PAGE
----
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California Divorce: What Happens When One Parent Wants to Move Away with the Children?

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Divorce results in a lot of changes. When parents divorce, those changes ripple through the entire family. Many parents move after a divorce. They may need to downsize, decrease expenses, or put space between their old life and their new life. Many parents change jobs. They may be seeking more stable employment now that they are a one-income household or looking for new opportunities, a higher income, more accommodating hours so they can be home more with their children, etc. Job changes often result in relocating as well. A judge cannot require that a California parent remains in the state after a divorce, but in some circumstances, when one parent relocates, a judge may change custody to serve the needs of the child or children involved in the case.

If a custodial parent’s relocation after divorce will negatively impact a child emotionally or physically, a judge may choose to transfer custody to accommodate the needs of the child. The issues to be considered in a relocation case involving disputed child custody can be complicated, and it is best to work with an experienced family law attorney when presenting the case. Being listed as the custodial parent in the original order is an advantage in relocation cases, but a noncustodial parent can overcome this advantage if there are certain factors.

A custodial parent has the right to change their residence or move into a different neighborhood with their child as long as the move does not interfere with the child’s rights or the child’s best interests. According to California state law, any parent in this situation must provide written notice of their plan to move with their child at least 45 days before moving. Advance notice allows parents involved to consider a new custody or visitation arrangement. It also allows the nonmoving parent the time to file an objection to the proposed relocation and request a child custody modification due to the changed circumstances of the case. Relocating after divorce does not mean automatically losing custody of your child. The court typically only changes custody in move-away cases if the move would severely, negatively impact the child. When one parent objects to the move, the judge schedules a hearing to determine if a change in custody or visitation is appropriate in the circumstances.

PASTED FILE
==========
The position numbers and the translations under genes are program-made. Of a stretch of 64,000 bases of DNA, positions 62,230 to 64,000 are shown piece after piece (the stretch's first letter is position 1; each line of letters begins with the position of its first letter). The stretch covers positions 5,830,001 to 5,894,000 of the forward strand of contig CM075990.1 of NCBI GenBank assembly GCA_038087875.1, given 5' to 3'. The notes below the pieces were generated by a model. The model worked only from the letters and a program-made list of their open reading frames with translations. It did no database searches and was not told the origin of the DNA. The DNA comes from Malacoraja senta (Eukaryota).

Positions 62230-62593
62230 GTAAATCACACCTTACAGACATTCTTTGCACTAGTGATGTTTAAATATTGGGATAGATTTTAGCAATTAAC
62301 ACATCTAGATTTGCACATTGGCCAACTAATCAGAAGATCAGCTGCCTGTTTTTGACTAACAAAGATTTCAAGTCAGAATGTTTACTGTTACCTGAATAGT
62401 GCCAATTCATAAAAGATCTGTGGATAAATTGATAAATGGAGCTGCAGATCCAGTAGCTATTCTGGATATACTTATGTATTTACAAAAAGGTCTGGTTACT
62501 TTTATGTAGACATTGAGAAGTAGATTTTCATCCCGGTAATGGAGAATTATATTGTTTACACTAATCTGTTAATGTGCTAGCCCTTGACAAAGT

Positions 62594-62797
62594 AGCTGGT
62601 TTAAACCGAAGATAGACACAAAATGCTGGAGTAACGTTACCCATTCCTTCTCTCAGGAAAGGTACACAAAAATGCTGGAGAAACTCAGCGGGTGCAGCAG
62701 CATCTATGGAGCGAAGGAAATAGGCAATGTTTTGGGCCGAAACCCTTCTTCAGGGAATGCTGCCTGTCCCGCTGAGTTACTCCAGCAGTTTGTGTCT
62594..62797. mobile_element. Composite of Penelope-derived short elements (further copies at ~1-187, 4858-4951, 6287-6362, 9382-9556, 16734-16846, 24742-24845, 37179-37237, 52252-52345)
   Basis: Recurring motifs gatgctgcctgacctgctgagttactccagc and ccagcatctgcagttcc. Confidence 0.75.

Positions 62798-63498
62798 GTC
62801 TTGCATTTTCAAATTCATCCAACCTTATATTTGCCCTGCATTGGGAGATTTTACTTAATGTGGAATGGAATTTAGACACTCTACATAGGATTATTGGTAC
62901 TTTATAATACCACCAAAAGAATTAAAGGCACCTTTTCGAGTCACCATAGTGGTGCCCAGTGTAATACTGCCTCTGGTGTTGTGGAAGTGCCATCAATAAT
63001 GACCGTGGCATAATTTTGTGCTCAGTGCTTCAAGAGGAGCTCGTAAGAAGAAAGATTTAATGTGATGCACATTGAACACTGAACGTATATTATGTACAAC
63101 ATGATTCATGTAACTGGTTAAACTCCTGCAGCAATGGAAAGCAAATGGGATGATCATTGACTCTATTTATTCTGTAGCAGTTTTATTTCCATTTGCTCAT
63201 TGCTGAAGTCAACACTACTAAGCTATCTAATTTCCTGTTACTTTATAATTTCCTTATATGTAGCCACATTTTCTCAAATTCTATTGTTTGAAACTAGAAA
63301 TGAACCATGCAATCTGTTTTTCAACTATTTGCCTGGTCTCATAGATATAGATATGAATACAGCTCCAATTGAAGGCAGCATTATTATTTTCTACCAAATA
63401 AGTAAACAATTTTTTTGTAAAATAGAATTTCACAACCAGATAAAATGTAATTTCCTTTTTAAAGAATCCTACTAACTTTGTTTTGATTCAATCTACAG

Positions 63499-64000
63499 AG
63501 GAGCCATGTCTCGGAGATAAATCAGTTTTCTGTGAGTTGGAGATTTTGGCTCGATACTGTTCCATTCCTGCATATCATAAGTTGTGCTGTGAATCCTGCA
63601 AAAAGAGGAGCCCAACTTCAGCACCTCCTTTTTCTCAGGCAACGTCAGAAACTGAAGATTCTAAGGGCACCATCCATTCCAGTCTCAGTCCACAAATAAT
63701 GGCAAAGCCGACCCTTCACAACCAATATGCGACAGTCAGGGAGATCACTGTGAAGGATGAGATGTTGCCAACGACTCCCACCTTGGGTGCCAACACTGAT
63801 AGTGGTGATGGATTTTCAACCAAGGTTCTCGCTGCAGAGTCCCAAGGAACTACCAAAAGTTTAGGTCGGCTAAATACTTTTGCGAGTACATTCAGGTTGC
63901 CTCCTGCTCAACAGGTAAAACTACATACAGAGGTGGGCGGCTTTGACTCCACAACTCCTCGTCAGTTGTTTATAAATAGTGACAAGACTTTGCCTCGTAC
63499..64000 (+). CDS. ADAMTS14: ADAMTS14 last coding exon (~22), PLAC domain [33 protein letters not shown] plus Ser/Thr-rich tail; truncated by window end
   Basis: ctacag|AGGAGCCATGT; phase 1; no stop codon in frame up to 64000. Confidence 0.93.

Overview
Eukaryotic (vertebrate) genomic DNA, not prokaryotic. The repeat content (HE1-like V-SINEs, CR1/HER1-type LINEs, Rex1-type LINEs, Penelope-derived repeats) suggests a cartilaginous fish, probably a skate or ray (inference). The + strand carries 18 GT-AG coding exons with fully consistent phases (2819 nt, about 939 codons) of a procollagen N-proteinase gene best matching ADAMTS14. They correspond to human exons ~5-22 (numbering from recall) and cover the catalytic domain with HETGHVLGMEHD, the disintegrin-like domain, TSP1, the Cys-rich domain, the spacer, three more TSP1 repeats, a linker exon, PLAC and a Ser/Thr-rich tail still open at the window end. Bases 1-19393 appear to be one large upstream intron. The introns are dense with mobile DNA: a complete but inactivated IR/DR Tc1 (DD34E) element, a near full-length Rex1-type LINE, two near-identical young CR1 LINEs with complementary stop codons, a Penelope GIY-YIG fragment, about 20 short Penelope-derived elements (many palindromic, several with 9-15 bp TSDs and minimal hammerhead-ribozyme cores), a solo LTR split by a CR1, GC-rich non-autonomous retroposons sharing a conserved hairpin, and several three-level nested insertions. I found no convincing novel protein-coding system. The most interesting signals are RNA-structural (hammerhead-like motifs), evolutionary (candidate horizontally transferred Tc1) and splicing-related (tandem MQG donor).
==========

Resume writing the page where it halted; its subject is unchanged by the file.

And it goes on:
Factors a California Judge Will Consider During a Relocation Hearing:

The child’s need for continuity and stability

The distance of the proposed move

Any harm that could come as a result of a change in custody

The child’s relationship with both of their parents

The parents’ relationship with each other and their ability to communicate

Any harm the move will have on the child’s relationship with the nonmoving parent

The reason for the proposed move

The needs of the child and how they are met by the move (emotional, physical, and educational needs)

The child’s extended family relationships in the present community and the new proposed location

Other factors the court considers relevant to determining what is in the child’s best interests If you are considering relocating after divorce and you need to discuss how it could affect your child custody order, or if your ex is relocating with your children and you need to consider requesting a child custody modification, please get in touch with the experienced California divorce attorneys at The Maggio Law Firm today.



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